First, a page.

I frequently encounter job seekers who wish to change career fields or industries/sectors. I have found, though, that even within fields that would seem to be very similar, there can be significant differences in how terminology is used, often to refer to the same thing. Because employers–including human beings like hiring managers or recruiters, as well as recruiters who use computerized keyword searches via their Applicant Tracking System software–are looking for candidates who appear on paper to be as similar as possible to the job they are recruiting for, it’s crucial to translate the wording on your resume to look like your future job.
One common transition is between global health or international development, and domestic/US-based public health or healthcare. Global health/international development has its own long list of jargon terms, so someone switching from global to domestic work has to translate their wording. Here is a jargon translator to use. By the way, I learned how to build tables using HTML to write this post. You’re welcome.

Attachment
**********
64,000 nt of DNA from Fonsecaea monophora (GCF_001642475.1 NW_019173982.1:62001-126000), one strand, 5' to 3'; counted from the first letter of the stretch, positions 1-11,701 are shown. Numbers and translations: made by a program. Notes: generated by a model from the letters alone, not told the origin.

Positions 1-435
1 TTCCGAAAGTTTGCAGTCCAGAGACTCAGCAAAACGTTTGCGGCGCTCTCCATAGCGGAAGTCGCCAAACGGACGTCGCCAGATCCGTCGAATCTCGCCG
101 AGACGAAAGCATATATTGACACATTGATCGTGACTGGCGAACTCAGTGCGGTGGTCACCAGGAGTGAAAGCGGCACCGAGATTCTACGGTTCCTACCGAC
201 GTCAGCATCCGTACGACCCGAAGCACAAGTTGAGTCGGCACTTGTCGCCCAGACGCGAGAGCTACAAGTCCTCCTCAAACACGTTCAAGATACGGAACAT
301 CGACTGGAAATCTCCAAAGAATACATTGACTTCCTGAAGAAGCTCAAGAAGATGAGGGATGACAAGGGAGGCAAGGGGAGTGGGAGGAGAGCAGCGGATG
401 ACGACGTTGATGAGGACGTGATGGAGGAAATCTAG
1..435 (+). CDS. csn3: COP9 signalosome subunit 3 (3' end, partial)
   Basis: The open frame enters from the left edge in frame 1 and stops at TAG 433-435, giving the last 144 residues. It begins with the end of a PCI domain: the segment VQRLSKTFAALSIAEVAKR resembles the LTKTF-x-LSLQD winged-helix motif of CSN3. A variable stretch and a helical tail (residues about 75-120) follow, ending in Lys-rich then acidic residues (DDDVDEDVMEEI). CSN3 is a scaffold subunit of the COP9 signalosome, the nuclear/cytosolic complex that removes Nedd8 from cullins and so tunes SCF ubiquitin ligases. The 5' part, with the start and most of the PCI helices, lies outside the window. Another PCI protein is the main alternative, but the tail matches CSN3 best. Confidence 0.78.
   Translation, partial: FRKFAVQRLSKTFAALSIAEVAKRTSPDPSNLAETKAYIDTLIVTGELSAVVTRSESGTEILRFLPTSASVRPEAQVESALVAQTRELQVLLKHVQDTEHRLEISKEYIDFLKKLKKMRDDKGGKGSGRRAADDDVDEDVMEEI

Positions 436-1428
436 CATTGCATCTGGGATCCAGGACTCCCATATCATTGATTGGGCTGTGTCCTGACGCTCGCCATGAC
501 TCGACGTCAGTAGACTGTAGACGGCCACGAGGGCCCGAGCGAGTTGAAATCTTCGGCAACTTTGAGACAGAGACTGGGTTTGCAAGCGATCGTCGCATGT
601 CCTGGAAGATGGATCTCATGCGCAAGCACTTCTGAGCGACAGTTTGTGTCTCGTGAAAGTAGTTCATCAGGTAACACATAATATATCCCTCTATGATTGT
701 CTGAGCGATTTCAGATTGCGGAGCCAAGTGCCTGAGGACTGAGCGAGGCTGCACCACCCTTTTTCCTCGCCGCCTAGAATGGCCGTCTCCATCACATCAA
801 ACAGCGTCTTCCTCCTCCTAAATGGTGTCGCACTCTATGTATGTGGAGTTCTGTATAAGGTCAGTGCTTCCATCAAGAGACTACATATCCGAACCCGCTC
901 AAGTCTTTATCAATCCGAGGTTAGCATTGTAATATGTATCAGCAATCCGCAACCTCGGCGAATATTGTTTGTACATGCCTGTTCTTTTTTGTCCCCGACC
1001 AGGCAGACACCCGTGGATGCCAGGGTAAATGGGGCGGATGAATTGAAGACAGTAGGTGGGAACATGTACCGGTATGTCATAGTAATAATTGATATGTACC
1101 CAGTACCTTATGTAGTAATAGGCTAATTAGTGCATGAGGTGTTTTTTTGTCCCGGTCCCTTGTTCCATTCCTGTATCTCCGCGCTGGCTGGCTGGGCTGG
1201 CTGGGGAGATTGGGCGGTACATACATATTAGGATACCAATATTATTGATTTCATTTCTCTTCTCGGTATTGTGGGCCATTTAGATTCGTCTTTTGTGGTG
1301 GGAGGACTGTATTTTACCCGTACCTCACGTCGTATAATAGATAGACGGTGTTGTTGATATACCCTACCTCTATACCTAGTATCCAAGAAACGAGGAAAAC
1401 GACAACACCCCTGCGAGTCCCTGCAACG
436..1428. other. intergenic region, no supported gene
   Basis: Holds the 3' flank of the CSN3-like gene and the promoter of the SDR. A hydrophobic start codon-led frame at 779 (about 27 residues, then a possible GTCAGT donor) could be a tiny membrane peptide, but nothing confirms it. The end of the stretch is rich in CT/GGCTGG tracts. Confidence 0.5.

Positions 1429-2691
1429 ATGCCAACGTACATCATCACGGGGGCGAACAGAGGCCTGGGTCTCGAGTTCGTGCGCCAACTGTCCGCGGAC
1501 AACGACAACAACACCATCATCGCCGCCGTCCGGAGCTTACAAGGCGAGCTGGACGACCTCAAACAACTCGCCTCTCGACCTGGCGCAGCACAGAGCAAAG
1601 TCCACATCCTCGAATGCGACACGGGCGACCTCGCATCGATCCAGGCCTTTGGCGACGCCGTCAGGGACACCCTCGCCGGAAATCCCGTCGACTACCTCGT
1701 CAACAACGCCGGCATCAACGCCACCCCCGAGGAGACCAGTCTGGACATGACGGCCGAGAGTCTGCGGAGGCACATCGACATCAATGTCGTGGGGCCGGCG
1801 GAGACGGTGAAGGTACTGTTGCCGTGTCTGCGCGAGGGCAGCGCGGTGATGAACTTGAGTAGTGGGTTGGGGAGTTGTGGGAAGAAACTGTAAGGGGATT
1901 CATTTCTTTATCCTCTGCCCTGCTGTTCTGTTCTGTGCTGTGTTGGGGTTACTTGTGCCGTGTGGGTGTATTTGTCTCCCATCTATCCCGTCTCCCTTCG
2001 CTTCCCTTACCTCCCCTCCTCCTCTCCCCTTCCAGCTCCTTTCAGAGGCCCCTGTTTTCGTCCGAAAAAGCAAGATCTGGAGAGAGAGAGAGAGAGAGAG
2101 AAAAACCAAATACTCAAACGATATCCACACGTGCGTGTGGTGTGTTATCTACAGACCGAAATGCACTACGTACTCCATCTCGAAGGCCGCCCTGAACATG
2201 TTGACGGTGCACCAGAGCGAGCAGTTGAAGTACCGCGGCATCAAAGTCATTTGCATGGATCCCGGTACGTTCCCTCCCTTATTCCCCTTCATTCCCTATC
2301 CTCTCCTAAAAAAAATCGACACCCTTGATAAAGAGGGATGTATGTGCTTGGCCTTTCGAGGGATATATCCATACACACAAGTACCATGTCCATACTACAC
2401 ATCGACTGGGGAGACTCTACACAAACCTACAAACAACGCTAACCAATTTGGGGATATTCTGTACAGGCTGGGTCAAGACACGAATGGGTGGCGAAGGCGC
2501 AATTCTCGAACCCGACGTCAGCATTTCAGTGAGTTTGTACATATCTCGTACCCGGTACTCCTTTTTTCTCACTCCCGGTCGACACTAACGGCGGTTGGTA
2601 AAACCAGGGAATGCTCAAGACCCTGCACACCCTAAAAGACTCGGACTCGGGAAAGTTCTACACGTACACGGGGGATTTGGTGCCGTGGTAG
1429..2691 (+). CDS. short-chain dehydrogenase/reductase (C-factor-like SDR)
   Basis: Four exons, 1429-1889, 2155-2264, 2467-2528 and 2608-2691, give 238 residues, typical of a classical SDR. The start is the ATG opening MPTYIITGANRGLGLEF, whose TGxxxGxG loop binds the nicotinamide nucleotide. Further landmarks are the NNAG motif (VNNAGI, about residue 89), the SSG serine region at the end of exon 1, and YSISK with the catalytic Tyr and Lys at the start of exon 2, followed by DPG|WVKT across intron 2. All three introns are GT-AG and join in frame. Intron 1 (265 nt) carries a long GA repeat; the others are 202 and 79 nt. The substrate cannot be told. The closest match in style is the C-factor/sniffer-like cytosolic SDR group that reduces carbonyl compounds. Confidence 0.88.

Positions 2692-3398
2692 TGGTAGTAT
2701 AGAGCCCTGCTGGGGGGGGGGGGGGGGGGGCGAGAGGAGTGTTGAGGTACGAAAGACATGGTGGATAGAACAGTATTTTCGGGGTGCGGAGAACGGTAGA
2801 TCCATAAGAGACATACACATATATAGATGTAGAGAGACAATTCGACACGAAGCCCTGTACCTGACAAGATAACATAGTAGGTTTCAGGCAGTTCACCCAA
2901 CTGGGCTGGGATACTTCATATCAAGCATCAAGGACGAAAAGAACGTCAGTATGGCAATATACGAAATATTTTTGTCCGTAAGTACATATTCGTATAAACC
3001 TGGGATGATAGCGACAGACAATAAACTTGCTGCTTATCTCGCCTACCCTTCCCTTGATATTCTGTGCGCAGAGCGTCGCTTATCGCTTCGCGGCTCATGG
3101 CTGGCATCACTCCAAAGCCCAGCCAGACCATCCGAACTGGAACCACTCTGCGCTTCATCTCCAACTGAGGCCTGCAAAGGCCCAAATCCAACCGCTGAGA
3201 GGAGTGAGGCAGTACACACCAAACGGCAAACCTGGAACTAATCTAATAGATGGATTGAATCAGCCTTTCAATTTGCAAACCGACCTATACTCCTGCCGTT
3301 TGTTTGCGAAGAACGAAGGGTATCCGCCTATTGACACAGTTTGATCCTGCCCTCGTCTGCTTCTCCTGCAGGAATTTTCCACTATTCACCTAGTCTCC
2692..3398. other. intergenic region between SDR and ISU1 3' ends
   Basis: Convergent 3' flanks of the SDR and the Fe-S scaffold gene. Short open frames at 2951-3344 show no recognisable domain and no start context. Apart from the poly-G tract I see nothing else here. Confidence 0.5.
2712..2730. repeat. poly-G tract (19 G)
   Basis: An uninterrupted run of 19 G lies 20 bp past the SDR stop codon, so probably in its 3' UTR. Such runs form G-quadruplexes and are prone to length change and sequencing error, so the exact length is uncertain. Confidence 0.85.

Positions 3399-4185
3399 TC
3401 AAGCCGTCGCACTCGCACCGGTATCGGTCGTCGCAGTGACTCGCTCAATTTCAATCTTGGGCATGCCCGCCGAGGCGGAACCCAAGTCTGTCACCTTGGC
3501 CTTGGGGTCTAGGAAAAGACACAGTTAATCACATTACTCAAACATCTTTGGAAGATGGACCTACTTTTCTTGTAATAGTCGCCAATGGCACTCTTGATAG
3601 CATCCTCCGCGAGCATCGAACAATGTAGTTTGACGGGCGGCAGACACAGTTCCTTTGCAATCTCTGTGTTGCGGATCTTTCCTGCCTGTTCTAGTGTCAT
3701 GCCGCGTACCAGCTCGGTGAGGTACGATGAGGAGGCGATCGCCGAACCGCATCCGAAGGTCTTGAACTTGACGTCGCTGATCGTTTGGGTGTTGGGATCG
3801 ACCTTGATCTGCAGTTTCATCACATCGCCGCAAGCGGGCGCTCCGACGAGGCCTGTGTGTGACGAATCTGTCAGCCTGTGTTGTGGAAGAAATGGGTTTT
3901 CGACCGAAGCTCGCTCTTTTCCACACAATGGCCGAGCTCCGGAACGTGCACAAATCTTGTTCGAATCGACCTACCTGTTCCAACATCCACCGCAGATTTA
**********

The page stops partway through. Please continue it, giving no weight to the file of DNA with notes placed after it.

|business development||grant writing|
|malaria, TB||infectious disease, tuberculosis, vector-borne disease|
|MOH or Ministry of Health||Health Department, Government stakeholder|
|clusters, hubs (in UN humanitarian agencies)||groups, programs, stakeholders|
|IDPs||refugees, asylees, displaced persons|
|INGO, NGO||nonprofit organization, community-based organization, CBO|
|deployments, missions||programs, projects|
|WASH||environmental health, water quality, sanitation|
|civil society organizations||local government agencies, nonprofit organizations|
|HQ, country office||headquarters, local chapter/local office|